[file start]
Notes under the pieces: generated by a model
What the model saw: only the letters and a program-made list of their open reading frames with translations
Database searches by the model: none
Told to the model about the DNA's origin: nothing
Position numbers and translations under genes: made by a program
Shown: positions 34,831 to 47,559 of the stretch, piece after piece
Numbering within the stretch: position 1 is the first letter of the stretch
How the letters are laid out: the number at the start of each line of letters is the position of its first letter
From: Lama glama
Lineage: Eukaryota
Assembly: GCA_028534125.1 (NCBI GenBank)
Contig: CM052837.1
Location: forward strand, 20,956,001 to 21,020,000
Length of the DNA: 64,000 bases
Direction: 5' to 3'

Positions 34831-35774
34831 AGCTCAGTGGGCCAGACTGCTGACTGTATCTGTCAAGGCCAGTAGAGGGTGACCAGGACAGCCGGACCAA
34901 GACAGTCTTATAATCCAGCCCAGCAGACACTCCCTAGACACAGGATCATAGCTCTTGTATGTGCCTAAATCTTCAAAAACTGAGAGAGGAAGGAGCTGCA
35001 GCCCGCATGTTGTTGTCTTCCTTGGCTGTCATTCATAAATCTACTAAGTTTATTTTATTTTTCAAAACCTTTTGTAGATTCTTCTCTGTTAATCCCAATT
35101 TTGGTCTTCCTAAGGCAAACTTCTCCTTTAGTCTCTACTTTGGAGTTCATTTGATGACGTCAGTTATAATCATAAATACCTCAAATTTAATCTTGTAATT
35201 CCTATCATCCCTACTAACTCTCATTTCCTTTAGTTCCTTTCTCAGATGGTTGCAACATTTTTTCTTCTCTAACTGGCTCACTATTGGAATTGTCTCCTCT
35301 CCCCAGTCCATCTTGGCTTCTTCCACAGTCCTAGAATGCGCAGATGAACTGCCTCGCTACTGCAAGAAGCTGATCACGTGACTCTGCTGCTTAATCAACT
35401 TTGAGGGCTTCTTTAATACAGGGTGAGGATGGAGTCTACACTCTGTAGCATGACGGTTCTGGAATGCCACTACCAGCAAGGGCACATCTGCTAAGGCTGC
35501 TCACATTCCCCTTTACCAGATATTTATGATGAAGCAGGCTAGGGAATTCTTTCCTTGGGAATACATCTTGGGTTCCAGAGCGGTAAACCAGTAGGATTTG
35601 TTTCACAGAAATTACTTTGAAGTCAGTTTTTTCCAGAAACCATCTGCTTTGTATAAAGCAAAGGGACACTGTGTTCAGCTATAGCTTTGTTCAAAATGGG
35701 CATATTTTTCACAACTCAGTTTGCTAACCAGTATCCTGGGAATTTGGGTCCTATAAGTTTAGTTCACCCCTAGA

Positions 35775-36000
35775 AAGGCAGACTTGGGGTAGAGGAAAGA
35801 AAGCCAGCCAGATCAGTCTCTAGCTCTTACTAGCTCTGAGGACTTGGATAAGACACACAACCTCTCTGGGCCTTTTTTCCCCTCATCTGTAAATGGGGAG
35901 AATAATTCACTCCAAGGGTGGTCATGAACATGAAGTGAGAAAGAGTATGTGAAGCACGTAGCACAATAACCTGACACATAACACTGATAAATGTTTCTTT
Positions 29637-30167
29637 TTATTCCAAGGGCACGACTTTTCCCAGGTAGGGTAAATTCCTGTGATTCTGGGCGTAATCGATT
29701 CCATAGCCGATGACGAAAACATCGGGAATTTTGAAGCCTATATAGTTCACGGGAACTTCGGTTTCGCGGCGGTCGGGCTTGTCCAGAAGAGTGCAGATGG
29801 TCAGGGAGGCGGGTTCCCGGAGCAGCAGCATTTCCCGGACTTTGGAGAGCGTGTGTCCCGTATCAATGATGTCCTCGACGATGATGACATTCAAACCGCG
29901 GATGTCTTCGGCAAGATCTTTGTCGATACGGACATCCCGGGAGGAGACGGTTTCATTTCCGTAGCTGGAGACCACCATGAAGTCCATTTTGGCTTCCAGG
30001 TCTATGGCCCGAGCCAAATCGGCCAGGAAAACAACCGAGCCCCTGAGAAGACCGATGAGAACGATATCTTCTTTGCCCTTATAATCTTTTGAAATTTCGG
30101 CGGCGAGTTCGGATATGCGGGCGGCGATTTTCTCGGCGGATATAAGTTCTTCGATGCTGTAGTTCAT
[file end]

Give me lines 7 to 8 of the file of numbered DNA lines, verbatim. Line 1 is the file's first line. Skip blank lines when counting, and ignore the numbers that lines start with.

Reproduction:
Numbering within the stretch: position 1 is the first letter of the stretch
How the letters are laid out: the number at the start of each line of letters is the position of its first letter